In short, what are the gotchas I am ignoring, and how would they impact the bottom line?
Projected Growth Areas
While initially only offering decks built using current Standard sets, we would increase our deck creation abilities to offer older formats, or casual formats.
Tournament support – The goal would be to be able to provide cards for any tournament sanctioned by Wizards of the Coast, or tournaments offered by Star City Games, TCGPlayer, or any other high-profile tournament (e.g. the Vintage championship annually held at GenCon).
Casual formats – Popular EDH cards can be offered, or even whole EDH decks based on a particular General. Planechase, Archenemy or Vanguard cards could be rented as well, or specialized deck sets could be created for Faction, Two-Headed Giant, Emperor, Chaos Magic games, Shards, Tribal decks, etc. Pre-constructed decks for the above formats (without the ability to customize) could also be sold directly.
Draft packs – create 24 randomized packs from any Magic base set or expansion, allowing renters to recreate block drafts from the past, or create cross-block drafting sets. The contents of the draft would be cataloged, but the cards wouldn’t be individually assessed for value, rather, a flat draft pack fee would be charged. No chase rares with a value beyond that of the rental fee would be included in the draft set. The renter would be provided with a postage-paid flat rate box to return the draft set. Draft set Rentals could have a longer time period if cards used in it are not in high-demand or part of the current Standard sets. Standard cards would only be incorporated should sufficient quantities of complete sets be available to create both draft sets and sustain the normal deck rental system simultaneously.
On-site Deck Rental – We could prepare Tier-1 decks for quick rental on-site at large tournaments. Pro players may decide to call an audible, and switch decks at the last moment. But if they do, they might not have all of the cards necessary to build the deck on-hand. Unlike dealers charging full price on the cards, renting a deck may be ideal for Pro tour players, as they may only ever want to use the cards for that tournament, and would end up selling the cards back to the vendors at the end of the event. That is a lot of hassle that could simply vanish through on-site rentals.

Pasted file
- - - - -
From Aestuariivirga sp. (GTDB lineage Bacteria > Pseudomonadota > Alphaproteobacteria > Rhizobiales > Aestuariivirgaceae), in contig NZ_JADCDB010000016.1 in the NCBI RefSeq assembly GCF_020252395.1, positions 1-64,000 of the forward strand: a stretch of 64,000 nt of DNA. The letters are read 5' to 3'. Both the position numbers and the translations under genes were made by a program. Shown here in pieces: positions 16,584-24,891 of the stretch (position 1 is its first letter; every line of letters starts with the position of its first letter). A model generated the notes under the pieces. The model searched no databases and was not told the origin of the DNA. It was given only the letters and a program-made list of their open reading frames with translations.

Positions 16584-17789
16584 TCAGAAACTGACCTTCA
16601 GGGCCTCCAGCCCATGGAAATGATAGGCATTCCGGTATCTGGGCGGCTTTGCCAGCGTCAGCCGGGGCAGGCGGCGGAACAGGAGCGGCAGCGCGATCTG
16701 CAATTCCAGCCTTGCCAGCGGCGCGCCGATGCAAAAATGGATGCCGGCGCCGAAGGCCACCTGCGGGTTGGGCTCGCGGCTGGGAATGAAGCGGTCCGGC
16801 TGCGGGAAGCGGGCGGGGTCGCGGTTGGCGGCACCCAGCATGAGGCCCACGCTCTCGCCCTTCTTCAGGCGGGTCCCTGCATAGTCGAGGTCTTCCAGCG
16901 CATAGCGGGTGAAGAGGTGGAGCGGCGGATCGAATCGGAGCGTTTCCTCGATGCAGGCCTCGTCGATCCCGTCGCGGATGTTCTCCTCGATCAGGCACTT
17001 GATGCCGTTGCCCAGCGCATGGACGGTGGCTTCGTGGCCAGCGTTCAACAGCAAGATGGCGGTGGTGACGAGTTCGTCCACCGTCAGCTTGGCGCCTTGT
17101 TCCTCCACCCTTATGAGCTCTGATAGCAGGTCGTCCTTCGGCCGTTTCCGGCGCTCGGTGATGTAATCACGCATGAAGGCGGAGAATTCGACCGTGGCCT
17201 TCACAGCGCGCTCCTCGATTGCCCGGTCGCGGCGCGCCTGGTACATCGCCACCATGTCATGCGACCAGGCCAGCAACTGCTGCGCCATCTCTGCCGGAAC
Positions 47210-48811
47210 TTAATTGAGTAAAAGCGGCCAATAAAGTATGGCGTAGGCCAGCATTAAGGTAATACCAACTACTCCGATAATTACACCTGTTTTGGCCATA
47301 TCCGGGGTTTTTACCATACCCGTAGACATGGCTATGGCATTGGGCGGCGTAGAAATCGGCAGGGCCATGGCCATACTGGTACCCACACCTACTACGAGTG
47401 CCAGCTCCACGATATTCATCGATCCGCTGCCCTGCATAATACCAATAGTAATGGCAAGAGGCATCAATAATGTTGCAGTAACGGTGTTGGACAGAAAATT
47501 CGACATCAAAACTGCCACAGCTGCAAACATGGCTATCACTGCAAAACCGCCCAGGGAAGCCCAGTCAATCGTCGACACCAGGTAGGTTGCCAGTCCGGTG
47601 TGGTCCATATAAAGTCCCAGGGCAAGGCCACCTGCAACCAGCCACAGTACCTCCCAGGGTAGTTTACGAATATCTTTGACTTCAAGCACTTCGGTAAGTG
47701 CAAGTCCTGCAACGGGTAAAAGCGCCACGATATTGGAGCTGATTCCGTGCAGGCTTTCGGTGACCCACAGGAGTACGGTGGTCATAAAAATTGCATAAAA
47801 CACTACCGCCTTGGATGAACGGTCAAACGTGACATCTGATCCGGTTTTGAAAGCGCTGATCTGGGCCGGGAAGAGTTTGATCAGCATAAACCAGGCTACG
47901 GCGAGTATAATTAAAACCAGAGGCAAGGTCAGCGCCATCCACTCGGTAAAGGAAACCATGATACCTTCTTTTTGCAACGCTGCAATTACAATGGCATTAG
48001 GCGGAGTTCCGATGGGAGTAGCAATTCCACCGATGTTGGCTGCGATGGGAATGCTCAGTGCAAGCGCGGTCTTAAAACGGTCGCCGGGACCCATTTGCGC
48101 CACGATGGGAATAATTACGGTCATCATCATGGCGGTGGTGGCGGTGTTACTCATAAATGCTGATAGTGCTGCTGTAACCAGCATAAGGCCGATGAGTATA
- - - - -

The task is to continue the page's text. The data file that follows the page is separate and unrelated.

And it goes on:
Now Here’s Where You Come In
Remember, the purpose of writing this article was to put forth a purely academic business model – I have no intention of creating Tier-1 Rentals or any similar company. Rather, I merely thought it was a concept worth exploring, and one which many of you may have ideas on how to improve. I would love to hear everyone else’s thoughts and opinions on this business model. Are all of the risks identified and acknowledged? What other areas of growth are there? Is this concept so much of a hassle, with too long of a break-even point before realizing any return to be worth exploring?
Please add your thoughts to the Comments below, and thanks for reading!
Eric Portney is just a humble Magic player – one with no financial expertise, business expertise, Pro Tour experience, and a substandard 1569 DCI rating after 15 years of enjoying the game. Suffice to say, he is not an expert, and humbled to present this idea to the Quiet Speculation community for open discussion. He can be reached at email@example.com, or @Lackey via Twitter.